Wellbeing - beyond the fruit bowl!03/05/2016
Staff absenteeism is a high cost to any business, with the average being 8 days per employee per year. Stress and other mental health conditions are now among the main causes of employee absence and consequently wellbeing is becoming increasingly important to employers across sectors. The Health and Safety Executive (HSE) estimates that stress costs business in the UK £3.8 billion a year.
36% of all employees surveyed say that their emotional and physical wellbeing at work is the most important factor for them; versus 30% of employees who feel that career progression opportunities are the most important. A surprising statistic which should push wellbeing up the agenda in all organisations; employees who did feel that their companies cared about their wellbeing described themselves 75% as loyal, which is a great indication of engagement and demonstrates that wellbeing is a key way to show staff that they are valued.
There should be an overarching willingness amongst employers to create a healthy and vibrant environment where staff enjoy what they are doing and by feeling supported, are more productive and motivated in their working lives. If employees are in a good state of health and wellbeing, then this contributes to the successful performance of the business. This is not a new phenomenon indeed, many wealthy philanthropists have had an involvement with their employee’s environment – the most famous of which are Port Sunlight and Bourneville villages built by the Lever and Cadbury families for their factory workers.
The onus upon employers to create a place of wellbeing is even greater now that the boundaries between work and personal time have blurred with many employees being on frequent ‘call’ and responding to work enquiries via mobile and tablet communication channels. So what does wellbeing really mean? Whilst initiatives such as the provision of a fruit bowl and the occasional nutritional advice is to be commended, a more strategic and holistic philosophy is required to truly create a healthy and happy workforce. Fundamentally wellbeing is fundamental and should go to the core of the values and ethos of an organisation. Well-meaning initiatives that tinker around the edges are always liable to fail and investment in such programmes ultimately wasted.
Wellbeing represents a broad range of factors that include physical, mental and social health as well as emotional and financial elements – some companies factor in spiritual and intellectual too. Whatever factors you want to mix into the pot, in essence, wellbeing at work is not just about ensuring the physical safety of the environment. A successful wellbeing programme is a strategic collaboration between employer and employee ensuring they are attaining their true potential and at its absolute basic, creating personal happiness – feeling good and working healthily.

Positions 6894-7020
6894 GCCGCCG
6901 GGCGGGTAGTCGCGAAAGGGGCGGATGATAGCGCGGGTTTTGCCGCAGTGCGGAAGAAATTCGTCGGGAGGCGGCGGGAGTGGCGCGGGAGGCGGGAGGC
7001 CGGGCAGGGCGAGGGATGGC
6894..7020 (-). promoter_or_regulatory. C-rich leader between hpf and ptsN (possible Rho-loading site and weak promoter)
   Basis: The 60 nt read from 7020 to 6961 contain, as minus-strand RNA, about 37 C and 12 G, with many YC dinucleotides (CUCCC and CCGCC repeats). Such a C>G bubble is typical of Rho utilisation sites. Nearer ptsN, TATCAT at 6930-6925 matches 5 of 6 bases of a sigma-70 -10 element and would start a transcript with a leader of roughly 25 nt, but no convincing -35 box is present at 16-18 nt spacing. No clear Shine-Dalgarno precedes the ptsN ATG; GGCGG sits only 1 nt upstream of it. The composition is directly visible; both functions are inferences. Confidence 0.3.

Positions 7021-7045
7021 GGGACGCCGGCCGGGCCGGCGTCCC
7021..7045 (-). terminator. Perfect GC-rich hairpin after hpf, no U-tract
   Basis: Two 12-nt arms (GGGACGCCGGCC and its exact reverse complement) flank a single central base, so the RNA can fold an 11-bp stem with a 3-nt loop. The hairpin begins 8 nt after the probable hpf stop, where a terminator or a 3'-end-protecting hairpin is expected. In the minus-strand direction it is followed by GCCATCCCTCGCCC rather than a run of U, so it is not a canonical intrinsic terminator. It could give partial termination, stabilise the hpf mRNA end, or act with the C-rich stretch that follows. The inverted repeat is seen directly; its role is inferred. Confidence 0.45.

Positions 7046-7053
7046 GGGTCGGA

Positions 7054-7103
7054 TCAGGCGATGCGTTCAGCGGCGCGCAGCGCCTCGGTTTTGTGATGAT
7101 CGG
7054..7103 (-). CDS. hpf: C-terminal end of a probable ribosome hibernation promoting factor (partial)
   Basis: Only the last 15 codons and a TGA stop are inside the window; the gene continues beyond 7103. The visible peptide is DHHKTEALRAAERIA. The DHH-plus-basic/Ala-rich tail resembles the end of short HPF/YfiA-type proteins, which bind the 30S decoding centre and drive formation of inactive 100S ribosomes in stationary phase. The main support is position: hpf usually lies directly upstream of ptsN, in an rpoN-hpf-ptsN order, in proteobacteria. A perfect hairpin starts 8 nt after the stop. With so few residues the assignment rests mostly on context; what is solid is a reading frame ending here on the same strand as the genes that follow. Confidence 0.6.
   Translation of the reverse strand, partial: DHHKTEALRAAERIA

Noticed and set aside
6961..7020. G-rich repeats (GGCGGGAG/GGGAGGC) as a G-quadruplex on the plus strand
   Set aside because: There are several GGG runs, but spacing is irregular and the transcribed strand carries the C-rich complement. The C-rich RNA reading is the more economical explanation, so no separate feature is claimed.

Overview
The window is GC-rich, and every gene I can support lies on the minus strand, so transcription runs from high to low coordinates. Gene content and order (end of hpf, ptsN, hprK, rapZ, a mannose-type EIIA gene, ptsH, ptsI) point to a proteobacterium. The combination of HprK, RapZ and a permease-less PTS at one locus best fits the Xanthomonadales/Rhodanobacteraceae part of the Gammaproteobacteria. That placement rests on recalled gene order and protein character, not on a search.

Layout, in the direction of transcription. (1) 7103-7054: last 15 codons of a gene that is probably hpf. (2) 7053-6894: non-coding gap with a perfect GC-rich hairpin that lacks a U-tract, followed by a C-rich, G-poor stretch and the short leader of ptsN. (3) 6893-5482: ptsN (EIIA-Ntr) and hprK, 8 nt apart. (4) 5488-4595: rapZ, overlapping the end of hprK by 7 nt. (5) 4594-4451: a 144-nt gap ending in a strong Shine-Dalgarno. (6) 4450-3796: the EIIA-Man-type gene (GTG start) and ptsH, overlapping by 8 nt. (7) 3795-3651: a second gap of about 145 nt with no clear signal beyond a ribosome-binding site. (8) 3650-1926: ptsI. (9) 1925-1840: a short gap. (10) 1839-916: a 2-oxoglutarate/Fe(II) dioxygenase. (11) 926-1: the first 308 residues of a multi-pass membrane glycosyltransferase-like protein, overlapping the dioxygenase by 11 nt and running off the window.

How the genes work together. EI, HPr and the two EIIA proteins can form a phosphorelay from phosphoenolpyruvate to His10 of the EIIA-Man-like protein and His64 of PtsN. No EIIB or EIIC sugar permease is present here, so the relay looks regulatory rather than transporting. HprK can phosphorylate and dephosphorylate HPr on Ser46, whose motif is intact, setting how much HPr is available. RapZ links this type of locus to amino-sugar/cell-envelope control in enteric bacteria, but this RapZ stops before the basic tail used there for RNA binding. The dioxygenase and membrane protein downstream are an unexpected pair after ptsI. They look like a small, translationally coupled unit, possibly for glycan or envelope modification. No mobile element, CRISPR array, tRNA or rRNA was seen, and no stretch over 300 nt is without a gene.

Getting the strategy is pivotal - too many companies get wrapped up in the discussion thinking its just about corporate gym memberships – when really the dialogue about wellbeing needs to relate to the values and beliefs held within the organisation. Without doubt, employees being engaged in conversations about how their work is organised, distributed and undertaken, will have more impact upon an individual’s wellbeing than the introduction of a fruit bowl! The six standards identified by Health & Safety Executive (HSE ) of work related stress - Demand; Control; Support; Role; Relationships; Change - should be the thread that runs through discussions; if staff feel in control of their job, they are supported, understand their role and changes are communicated with them will mean that they feel inclusive and informed within the business.
There needs to be regular discussions within an organisation regarding the effect wellbeing has upon the business and how it is embedded into the culture – otherwise any initiatives will run the risk of being dismissed as a gimmick. Wellbeing dialogue allows employees to contribute directly with ideas on improving their working environment and by doing so, makes them feel valued which has a positive impact upon their health.
Some of the most important aspects of organisational wellbeing are staff having meaningful work and the opportunity to apply their skills; as well as having effective working relationships in a safe and healthy environment. Wellbeing orientated organisations provide the mechanism for people to flourish in their roles and the opportunity to achieve their personal career objectives whilst having a good work-life balance.
Some of the most important aspects of employee wellbeing are relationships with colleagues and their immediate managers. Where there are strong relationships, levels of wellbeing are statistically enhanced. Feeling valued and understanding the ‘big picture’ and how they fit into that vision and tangibly understand their contribution, leads to a sense of empowerment and purpose which boosts confidence.
Physical wellbeing of employees is easier to monitor than mental wellbeing, and breaking down the taboos of identifying signs of stress should be top of any agenda – it can be done in a creative and non stigmatised way that raises awareness within individuals, colleagues and line managers.
In summary, don’t forget the fruit bowl, the gym, the nutritional advice and the occasional massage; just don’t make those the be all and end of a wellbeing programme. Open communication and dialogue about the business and personal support is just as essential.